Six days after taking the oath of office, President Trump announced “the hour of justice for the American worker has arrived.”
“It’s time to restore the civil rights of Americans to protect their jobs, their hopes, and their dreams for a much better future,” Trump told congressional Republicans at their annual retreat.
Congressional Republicans applauded Trump’s sentiment — and, shortly thereafter, voted to allow companies that routinely violate their workers’ rights to receive federal contracts again. On Monday, Trump signed that measure into law.
Specifically, Republicans voted to repeal the Obama administration’s Fair Pay and Safe Workplaces executive order. That rule discouraged the General Services Administration from awarding federal contracts to companies with a history of stealing their employees’ wages, violating workplace safety standards, and/or illegally discriminating in hiring or pay. The order also required contractors to provide their employees with “the necessary information each pay period to make sure they are getting paid what they are owed.”
Now, companies will once again be free to underpay their workers, or evade safety regulations without fear of losing access to Uncle Sam’s deep pockets.
Republicans struck down the rule by deploying the Congressional Review Act (CRA) — a law that gives Congress the power to fast-track the reversal of regulations. Before Trump took office, the CRA had only been used to strike down one federal regulation in its 21-year history. Congress has, historically, been reluctant to use the CRA because regulations overturned through the law can never be reinstated by the executive branch, barring the approval of Congress.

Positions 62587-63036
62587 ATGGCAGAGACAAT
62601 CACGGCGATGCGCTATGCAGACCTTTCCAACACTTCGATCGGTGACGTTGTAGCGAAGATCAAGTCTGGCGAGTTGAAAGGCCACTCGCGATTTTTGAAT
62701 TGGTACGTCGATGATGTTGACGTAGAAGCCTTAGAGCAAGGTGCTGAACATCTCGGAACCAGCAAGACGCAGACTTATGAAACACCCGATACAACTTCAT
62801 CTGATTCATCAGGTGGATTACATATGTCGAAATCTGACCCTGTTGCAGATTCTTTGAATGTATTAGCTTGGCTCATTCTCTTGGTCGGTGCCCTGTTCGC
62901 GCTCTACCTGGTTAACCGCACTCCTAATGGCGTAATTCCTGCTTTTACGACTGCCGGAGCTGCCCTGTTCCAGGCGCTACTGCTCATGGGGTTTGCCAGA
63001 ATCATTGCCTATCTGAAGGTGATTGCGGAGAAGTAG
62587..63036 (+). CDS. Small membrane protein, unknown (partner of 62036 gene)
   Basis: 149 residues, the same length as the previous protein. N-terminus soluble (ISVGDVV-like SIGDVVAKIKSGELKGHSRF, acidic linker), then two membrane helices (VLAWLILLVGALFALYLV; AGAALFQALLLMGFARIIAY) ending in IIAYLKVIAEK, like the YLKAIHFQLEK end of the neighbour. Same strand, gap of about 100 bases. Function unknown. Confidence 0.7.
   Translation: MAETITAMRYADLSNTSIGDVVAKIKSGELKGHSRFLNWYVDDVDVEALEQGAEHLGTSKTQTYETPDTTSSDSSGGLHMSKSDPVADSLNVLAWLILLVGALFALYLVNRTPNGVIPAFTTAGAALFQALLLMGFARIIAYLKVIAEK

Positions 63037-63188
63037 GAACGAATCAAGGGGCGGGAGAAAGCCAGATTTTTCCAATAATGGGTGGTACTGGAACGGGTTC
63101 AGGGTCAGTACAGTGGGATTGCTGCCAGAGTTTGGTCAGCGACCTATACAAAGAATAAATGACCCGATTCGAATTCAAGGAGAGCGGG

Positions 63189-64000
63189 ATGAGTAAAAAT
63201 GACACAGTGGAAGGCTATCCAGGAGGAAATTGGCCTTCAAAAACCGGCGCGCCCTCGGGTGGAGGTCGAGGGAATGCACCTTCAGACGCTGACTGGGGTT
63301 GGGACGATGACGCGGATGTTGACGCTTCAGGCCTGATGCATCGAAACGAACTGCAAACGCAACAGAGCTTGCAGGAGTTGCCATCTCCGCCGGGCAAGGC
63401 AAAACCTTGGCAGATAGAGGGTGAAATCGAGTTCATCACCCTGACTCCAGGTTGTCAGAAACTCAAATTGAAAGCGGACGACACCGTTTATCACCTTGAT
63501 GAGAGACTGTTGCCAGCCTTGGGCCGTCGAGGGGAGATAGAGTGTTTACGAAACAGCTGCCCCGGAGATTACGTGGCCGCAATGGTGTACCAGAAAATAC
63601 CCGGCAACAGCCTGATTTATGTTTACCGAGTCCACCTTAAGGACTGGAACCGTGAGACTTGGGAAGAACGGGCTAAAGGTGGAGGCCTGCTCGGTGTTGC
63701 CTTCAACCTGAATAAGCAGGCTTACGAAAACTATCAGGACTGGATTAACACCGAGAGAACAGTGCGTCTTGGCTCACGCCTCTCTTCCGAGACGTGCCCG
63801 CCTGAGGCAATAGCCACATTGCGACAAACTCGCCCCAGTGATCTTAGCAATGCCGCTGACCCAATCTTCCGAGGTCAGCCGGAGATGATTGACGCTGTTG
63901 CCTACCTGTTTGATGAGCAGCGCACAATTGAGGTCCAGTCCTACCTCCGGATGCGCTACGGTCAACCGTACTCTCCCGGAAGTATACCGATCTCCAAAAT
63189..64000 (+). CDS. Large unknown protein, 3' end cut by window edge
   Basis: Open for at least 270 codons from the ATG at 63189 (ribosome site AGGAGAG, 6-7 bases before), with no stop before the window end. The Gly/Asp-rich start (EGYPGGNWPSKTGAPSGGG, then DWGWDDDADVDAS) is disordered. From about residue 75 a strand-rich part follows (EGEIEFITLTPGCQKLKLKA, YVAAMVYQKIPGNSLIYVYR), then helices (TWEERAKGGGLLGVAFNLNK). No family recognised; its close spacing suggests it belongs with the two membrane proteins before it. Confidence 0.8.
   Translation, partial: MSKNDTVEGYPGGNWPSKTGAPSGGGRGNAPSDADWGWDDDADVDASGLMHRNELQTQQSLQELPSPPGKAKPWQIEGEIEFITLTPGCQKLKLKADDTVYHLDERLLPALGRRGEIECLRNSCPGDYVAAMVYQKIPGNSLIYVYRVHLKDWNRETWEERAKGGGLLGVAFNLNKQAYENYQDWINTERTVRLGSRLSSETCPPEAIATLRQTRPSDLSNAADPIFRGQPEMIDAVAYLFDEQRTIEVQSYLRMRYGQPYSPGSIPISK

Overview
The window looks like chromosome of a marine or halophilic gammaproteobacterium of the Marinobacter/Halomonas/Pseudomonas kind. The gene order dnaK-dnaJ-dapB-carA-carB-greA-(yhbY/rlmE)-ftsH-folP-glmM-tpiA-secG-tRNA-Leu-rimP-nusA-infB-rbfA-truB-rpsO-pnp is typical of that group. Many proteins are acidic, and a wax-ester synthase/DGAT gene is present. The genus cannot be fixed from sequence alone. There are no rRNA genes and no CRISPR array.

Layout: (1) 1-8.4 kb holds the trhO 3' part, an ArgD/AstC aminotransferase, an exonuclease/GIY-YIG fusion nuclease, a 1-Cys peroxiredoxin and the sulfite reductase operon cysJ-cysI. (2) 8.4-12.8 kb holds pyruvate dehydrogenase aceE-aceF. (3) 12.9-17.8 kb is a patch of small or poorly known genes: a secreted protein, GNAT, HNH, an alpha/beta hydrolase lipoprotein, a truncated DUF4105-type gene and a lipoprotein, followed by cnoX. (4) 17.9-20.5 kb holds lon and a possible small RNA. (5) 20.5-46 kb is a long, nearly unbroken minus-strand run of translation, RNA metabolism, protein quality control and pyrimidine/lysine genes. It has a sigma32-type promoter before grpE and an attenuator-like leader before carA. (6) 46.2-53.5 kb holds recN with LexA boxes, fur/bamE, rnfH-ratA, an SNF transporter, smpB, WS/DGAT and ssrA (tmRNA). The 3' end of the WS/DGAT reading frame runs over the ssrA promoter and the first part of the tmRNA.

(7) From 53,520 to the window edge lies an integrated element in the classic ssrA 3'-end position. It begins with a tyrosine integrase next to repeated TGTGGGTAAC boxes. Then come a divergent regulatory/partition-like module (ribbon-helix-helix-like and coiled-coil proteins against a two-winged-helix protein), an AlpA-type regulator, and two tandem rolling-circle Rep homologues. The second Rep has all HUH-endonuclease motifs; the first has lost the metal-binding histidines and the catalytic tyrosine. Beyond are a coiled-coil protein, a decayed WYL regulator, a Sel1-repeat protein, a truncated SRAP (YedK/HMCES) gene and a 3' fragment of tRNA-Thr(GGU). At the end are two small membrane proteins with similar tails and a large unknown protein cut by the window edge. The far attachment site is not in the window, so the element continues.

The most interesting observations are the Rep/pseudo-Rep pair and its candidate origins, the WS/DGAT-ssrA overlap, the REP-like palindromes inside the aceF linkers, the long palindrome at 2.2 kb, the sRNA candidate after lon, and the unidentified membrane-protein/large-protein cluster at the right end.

On Monday, Trump struck down three other Obama-era regulations via the CRA. One gave the federal government more discretion in land-use decisions (a move despised by the energy industry), while two others were concerned with ensuring the quality of teacher-training programs and the enforcement of public-school performance standards. Trump and the GOP have now permanently eliminated seven Obama-era rules using the CRA.
While the president’s gift to labor-law violators may be out of step with his populist rhetoric, it’s perfectly consistent with his pledge to run the country like a business. After all, the idea that you don’t really need to pay workers what they’re owed has long been a core tenet of Trump’s corporate philosophy.